Incentive Elasticity of Demand for Bike/Walk Program

Incentive Elasticity of Demand for Bike/Walk Program

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  • Abstract:
    The primary objective of this research is to estimate the "incentive" (price) elasticity of demand for using non-motorized transportation (specifically walking and bicycling) to work. Results can be used directly in the formation of local policies to encourage these activities. Benefits include improved environmental quality (Higgens 2005), and decreased incidence of overweight (Higgens 2005; Wen et al. 2006; Merom et al. 2005). A secondary objective is to develop profiles of "heavy," "medium," and "light" users of the program in terms of demographic characteristics, behaviors associated with the program, and seasonality. This study uses the Bike/Walk Bucks program data available from the Campus Area Transportation Management Association (CATMA). Coordinating with CAMTA will allow us access to two different data sets: the primary behavioral data set and a secondary data set with more detailed information about individuals and their use/attitudes toward the Bike/Walk Bucks program. Winston (1985) provides a rather large review of the seminal economic literature related to transportation. Each commuting mode consists of a bundle of characteristics including time, space and cost. The Lancastrian approach to consumer theory addresses these choice bundles (Lancaster 1966). Commuting mode has been discussed in terms of the opportunity cost of time, making Becker’s (1965) A Theory of the Allocation of Time a relevant reference. Both Lancaster and Becker can start as a point of reference for the development of an economic model of the demand for non-motorized transportation for commuting in that the good produced (transportation) is a function of a combination of time inputs and purchased inputs.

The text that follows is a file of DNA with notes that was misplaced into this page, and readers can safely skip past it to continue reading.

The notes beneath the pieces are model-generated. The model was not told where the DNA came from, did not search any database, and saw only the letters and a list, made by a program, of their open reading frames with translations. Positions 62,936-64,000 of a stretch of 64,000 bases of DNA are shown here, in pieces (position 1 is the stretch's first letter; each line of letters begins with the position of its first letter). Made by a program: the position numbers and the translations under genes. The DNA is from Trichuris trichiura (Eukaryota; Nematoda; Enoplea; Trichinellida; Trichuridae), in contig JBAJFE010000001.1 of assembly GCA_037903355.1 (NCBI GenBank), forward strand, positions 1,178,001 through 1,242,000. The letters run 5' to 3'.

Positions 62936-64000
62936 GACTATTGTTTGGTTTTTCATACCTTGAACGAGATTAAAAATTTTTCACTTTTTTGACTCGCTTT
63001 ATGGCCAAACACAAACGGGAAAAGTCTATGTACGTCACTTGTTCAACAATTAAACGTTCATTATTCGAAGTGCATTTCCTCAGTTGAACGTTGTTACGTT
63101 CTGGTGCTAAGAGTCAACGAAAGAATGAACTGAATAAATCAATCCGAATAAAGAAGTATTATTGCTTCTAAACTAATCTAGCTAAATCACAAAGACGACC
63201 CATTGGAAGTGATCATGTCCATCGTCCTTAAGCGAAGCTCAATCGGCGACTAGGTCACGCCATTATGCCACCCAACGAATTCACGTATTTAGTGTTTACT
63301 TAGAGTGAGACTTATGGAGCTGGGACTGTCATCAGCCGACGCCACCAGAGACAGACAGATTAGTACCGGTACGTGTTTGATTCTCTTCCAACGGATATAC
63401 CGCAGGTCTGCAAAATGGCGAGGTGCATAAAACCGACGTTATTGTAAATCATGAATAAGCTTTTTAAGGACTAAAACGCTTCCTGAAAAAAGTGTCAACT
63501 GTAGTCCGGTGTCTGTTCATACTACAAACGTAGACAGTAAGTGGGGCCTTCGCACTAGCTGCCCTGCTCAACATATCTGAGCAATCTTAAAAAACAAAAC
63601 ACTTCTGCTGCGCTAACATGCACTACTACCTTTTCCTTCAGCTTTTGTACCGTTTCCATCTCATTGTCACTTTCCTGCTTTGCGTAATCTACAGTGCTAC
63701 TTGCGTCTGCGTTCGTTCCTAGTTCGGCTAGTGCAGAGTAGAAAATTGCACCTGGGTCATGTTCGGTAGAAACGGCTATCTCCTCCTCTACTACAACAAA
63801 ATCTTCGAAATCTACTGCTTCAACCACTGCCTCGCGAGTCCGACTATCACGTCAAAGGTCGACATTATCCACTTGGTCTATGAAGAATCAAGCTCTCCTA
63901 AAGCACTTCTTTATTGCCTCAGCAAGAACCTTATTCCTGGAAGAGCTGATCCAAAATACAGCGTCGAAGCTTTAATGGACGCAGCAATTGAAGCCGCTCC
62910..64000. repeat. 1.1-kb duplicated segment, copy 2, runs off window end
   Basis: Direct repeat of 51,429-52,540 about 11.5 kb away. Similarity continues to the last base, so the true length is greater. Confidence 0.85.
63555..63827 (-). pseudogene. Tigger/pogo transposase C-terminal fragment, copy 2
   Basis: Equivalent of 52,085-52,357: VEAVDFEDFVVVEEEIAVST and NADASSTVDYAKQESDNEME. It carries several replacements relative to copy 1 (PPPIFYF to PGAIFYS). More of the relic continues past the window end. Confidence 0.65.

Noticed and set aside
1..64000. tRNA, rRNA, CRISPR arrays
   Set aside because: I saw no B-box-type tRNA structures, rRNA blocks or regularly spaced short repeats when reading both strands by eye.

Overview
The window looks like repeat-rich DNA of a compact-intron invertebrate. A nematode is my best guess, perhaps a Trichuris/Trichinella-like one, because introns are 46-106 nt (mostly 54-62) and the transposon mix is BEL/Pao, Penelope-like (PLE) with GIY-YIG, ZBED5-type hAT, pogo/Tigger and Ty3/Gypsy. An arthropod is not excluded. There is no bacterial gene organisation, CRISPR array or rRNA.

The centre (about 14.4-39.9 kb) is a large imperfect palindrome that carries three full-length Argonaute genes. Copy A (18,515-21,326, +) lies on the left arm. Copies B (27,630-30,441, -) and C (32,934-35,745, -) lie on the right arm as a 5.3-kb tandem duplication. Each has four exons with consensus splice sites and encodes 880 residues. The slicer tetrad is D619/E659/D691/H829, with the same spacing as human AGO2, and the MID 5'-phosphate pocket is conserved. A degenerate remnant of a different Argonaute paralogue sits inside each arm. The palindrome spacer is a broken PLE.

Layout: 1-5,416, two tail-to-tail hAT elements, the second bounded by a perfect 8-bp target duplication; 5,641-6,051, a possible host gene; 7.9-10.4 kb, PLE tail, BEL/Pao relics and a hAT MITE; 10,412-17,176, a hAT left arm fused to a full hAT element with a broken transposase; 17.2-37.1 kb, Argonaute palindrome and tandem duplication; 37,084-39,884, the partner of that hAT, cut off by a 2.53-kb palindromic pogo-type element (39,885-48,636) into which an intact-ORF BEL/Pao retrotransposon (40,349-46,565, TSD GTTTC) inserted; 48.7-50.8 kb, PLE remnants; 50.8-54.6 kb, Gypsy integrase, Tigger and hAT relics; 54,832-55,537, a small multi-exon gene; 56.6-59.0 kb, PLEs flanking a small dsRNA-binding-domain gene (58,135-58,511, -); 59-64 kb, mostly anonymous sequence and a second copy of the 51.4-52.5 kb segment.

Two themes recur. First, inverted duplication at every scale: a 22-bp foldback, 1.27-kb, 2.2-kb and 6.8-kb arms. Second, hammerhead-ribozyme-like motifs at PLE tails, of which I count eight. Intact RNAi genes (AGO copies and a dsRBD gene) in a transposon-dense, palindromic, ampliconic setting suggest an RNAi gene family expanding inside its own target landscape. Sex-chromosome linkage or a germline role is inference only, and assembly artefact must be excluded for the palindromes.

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    Title in spreadsheet: Modeling Plug-In Hybrid Electric Vehicle Impacts
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